Raumfahrt - US-NAVY startet erfolgreich MUOS (Mobile User Objective System) mit Atlas-V-Rakete



The U.S. Navy is planning to loft its second in a series of next-generation narrowband communications satellites on Friday, July 19.
The United Launch Alliance Atlas V is slated to boost the second Mobile User Objective System (MUOS) spacecraft during a 44-min. launch window that opens at 8:48 a.m. EDT from Cape Canaveral. The launch vehicle is an Atlas V 551, meaning it will use a 5-meter fairing and five strap-on, solid-rocket boosters.
The first MUOS was launched Feb. 24, 2012, and began limited operations late last year. The constellation, ultimately planned for four operational satellites, is built by Lockheed Martin.
MUOS contains a legacy ultra-high frequency communications payload, built by Boeing, as well as one using the newer Wideband Code Division Multiple Access (WCDMA) standard. Full capability of the new WCDMA payload will not be reached until this second satellite is in orbit and checked out. At that point, officials will validate its functionality, including use of the new payload, with satellites and ground systems.
The WCDMA payload is intended to provide soldiers with voice, data and video services similar to those offered by commercial smart phones. Today’s narrowband system requires soldiers to be stationary to receive a signal; MUOS was designed to allow soldiers to move around the battlefield while also accessing data rates up to 10 times higher than those provided by today’s constellation.
Lockheed Martin is working on a MUOS development contract worth up to $3.3 billion; the program has slipped at least two years.
The U.S. Navy’s Mobile User Objective System (MUOS)-2 satellite, encapsulated with its payload fairing, is transferred from the Vertical Integration Facility to SLC-41 and its awaiting Atlas V 551 launch vehicle on 8 July 2013. Photo Credit: United Launch Alliance
Update: 18.07.2013
They are the U.S. military's heaviest spacecraft looking for rides to orbit -- the Navy's next-generation satellites providing communications to forces on the move -- and the United Launch Alliance's mightiest version of the Atlas 5 will do the heavy lifting Friday morning to deploy the second bird in the series.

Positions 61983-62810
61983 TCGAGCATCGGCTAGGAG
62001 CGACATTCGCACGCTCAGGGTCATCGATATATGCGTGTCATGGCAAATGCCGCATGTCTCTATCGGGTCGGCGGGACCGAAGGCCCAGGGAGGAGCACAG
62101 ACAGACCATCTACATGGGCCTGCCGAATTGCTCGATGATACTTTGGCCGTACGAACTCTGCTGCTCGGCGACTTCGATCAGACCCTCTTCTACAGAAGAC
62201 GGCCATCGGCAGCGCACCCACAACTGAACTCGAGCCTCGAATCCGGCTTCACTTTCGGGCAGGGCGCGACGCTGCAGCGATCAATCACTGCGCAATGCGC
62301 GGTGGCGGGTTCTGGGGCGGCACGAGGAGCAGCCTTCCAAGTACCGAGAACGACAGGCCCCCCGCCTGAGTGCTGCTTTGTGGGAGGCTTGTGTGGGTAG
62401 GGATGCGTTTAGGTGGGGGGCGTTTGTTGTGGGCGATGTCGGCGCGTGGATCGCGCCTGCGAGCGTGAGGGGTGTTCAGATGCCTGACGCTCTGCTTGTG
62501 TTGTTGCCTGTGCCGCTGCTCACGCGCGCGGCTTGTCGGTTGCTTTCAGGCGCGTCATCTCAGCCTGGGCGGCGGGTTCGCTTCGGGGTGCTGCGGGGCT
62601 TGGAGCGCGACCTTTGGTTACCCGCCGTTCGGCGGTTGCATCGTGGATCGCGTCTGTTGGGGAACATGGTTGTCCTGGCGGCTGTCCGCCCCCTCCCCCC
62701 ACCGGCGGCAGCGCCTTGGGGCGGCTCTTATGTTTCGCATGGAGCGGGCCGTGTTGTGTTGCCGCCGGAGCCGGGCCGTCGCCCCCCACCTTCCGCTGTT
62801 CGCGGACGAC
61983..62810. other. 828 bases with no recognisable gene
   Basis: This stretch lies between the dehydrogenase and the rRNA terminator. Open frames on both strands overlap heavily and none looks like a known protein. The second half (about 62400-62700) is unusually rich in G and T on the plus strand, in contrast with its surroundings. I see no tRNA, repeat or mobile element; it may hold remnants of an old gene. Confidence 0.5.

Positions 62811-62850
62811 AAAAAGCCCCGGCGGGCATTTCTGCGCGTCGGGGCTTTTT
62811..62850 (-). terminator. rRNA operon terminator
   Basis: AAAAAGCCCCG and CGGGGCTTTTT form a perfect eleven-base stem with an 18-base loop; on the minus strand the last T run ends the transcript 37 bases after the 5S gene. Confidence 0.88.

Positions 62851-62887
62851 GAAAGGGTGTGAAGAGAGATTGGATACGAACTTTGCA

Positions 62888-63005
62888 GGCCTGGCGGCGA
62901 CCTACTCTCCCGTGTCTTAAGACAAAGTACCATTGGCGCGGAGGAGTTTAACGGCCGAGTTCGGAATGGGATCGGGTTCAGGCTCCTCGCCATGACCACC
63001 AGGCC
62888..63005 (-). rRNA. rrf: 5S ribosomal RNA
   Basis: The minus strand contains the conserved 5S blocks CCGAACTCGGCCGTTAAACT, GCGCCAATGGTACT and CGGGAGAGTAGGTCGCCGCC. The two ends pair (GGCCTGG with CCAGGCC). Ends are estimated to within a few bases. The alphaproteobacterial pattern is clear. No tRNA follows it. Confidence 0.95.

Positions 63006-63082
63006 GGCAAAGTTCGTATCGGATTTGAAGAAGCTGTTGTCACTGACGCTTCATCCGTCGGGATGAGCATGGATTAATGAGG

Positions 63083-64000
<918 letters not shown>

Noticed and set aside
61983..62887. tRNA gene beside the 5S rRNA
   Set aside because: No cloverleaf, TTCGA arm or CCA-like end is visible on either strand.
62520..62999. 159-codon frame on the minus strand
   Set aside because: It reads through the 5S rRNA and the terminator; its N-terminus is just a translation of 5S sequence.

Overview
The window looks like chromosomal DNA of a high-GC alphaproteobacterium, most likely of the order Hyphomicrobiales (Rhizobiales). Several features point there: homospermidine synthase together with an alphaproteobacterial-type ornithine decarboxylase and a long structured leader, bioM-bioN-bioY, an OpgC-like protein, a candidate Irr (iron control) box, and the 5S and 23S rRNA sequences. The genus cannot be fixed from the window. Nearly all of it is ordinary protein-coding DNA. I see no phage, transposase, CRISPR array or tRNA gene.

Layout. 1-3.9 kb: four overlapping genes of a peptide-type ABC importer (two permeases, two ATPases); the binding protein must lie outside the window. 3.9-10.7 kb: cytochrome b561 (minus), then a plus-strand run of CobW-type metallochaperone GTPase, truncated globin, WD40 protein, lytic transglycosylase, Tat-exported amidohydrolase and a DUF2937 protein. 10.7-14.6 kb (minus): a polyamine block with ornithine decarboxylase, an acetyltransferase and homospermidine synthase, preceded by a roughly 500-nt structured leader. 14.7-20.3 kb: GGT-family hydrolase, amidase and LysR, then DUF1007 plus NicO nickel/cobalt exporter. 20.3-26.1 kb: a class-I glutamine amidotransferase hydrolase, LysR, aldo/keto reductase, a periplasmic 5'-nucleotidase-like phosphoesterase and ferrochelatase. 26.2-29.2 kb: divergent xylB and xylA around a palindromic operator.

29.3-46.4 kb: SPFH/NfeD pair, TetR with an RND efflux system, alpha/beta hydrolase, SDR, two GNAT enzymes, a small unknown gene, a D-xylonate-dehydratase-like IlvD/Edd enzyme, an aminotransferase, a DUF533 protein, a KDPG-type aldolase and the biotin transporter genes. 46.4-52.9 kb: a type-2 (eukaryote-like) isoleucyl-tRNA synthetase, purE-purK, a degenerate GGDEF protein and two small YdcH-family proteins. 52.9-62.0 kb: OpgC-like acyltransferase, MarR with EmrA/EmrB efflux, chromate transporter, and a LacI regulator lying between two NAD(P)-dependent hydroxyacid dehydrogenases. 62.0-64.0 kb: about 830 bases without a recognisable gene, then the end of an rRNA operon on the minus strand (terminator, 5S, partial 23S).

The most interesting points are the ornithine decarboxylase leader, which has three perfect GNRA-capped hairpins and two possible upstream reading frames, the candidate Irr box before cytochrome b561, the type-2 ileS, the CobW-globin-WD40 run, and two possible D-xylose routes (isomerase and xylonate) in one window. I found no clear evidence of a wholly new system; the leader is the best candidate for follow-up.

Liftoff of the Mobile User Objective System satellite No. 2 is scheduled for 8:48 a.m. EDT (1248 GMT) from Cape Canaveral on Florida's east-central coast.
"At nearly 15,000 pounds, MUOS 2 marks the heaviest satellite launched to date by an Atlas 5," said Jim Sponnick, ULA's vice president of Atlas and Delta programs.
The 206-foot-tall rocket, riding aboard its mobile launch platform, was rolled out from the assembly building to the Complex 41 pad Wednesday morning.
At the same time, other ULA workers just down the road at Complex 37 were conducting a countdown dress rehearsal and fueling test on a Delta 4 rocket for its launch of the Air Force's sixth Wideband Global SATCOM satellite on August 7.
Atlas clocks begin ticking early Friday for the seven-hour countdown. Weather officials will be monitoring isolated showers and thunderstorms coming ashore from the Atlantic, a forecast that gives a 40 percent chance of acceptable conditions during the 44-minute launch window.
With five powerful solid rocket motors mounted to the first stage, the Atlas 5 will thunder skyward in its most energetic configuration, which has been employed only three times before to launch the first MUOS satellite and hurl NASA space probes to Jupiter and Pluto.
The Atlas 5, making its 39th flight in 11 years, is a modular launcher that enables mission designers to mix and match the number of solids and various nose cone selections to meet the needs of a given payload. The highly sophisticated and hefty MUOS series takes all the power.
The spacecraft is packaged atop the rocket for a three-hour climb into its preliminary orbit, a highly elliptical dropoff point that requires three firings by the Centaur upper stage to achieve.
From there, controllers will spend about eight days maneuvering the craft into a circular geosynchronous orbit 22,300 miles above the planet, then three days commanding the craft to spread its power-generating wings and unfurl two giant antennas on the ends of extension booms.